I’ve known about this for one or two years now, and intend to include it in my design of Didot from this period, but I thought it would be neat to share this small nook in type history with you all now.
I’m sure many of you are familiar with the later Greek typeface by Didot. An example in Hymne d'Aristote à la vertu: essai d'un caractère grec (1832):
I have relied mainly upon three Didot manuscripts (a set of three volumes, 1789–1790) for my design, and early on while looking through some of the footnotes I came across this in the third volume (1790):
Three instances of Greek, distinct from the later design shown previously. As I have been parsing through many other Didot manuscripts, this is still the only instance I have seen it used. Before talking about it more I’ll share with you an instance of Greek from the footnote of an introductory letter in the first volume (1789) and another instance from the same letter from when it was first published in 1784, in that order:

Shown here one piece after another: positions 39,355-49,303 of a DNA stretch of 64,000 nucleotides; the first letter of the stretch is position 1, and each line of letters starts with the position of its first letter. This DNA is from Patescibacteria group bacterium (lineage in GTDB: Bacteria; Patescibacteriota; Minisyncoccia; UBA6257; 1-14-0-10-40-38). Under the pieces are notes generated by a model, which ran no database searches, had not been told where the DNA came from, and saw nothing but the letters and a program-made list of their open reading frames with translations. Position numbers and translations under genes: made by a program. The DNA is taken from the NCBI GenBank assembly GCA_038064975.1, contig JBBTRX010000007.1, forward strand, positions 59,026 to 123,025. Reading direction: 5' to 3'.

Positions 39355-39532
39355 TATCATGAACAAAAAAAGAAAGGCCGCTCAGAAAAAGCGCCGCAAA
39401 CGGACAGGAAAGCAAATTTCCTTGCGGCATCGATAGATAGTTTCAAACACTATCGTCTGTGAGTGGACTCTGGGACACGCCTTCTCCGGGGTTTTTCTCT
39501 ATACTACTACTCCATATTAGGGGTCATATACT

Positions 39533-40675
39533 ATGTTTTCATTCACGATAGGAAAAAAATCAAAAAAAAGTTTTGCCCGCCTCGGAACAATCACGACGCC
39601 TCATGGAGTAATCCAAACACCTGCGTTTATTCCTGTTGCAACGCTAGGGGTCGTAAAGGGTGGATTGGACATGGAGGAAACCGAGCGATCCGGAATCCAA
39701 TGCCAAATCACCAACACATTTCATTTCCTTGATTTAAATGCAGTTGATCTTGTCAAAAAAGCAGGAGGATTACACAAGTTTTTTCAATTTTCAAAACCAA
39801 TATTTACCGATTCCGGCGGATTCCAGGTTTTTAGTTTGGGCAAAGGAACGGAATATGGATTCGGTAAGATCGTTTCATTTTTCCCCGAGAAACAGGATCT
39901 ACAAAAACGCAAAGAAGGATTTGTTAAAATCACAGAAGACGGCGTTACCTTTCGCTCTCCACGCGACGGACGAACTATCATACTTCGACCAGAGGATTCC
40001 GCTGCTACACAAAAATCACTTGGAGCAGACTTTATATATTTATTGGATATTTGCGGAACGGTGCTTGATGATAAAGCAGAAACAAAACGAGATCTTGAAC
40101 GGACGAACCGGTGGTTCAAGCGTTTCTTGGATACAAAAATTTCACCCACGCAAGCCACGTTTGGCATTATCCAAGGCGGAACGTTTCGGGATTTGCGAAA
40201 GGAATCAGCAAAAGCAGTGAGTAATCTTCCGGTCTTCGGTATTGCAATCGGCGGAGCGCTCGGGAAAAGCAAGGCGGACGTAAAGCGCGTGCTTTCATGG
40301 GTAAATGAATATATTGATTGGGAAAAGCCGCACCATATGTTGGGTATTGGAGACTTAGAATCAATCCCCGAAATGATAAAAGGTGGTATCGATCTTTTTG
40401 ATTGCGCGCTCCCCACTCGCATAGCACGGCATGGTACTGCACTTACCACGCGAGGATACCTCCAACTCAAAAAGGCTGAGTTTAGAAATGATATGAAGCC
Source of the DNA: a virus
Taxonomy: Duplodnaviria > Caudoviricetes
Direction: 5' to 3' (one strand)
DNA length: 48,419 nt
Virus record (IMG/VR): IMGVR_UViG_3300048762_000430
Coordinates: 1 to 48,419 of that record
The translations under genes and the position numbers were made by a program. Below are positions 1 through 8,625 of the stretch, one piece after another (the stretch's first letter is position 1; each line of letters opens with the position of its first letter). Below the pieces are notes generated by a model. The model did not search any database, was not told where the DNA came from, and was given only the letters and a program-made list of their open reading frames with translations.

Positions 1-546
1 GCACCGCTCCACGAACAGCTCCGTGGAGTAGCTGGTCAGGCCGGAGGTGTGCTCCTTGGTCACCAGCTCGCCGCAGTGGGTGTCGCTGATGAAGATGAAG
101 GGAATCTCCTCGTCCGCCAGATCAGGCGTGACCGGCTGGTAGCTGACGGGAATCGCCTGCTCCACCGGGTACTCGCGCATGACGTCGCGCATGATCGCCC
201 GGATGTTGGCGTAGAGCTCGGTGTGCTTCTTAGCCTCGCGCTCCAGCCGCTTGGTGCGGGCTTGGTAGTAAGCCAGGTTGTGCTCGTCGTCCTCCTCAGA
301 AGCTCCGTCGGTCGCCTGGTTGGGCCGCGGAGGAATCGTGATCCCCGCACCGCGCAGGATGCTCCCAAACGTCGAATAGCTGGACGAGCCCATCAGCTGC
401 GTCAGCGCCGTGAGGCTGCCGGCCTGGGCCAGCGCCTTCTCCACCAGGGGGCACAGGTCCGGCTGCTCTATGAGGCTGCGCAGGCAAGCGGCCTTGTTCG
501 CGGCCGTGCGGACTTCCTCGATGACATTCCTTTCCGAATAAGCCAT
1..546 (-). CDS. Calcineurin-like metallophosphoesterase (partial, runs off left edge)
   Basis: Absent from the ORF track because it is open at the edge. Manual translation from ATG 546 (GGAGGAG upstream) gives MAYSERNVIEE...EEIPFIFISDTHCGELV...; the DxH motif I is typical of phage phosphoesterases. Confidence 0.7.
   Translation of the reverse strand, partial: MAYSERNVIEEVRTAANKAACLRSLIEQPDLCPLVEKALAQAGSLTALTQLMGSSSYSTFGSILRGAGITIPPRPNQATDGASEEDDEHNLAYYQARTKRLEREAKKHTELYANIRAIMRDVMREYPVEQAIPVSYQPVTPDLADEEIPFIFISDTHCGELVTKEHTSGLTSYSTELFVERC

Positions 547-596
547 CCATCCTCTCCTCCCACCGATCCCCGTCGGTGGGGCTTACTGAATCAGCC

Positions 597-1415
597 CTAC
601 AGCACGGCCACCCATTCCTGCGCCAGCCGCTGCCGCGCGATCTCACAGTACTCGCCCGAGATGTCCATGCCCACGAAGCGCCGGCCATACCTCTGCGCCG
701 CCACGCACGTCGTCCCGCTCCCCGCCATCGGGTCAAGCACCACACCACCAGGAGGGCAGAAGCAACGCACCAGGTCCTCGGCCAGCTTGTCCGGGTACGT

I’m not entirely sure if the Greek shown in 1784 and 1789 are a| a very early experiment by Didot b| a design from someone working with the Didots, or c| a general design available to printers of the time. But what held my attention was the 1790 design. I know there is talk about latinizing other scripts, but one thing I have grown to respect in Didot’s typefaces is how he was able to harmonize his designs across languages.
Is it rough in places, yes, but I do like it. Let’s get into some of the interesting features. Look at that /omicron and how he differentiated it from the Latin /o with the little terminal cutting into it, giving it a bit of a top-of-a-fruit look. The /ζ doesn’t have a hook at the bottom, appearing to end in a teardrop terminal. The /α reminds me of how he handled his italic /x. The x-height also seems to be equal with the Latin type, where it is slightly smaller later on. On a different branch, refined on its own, separate from the very beautiful Greek we see later, I think it could be made even more a group of beautiful letters in its own right.
But what are your thoughts on it? Is it heresy against Greek type design or a lovely bit of Greek type, or anything in between?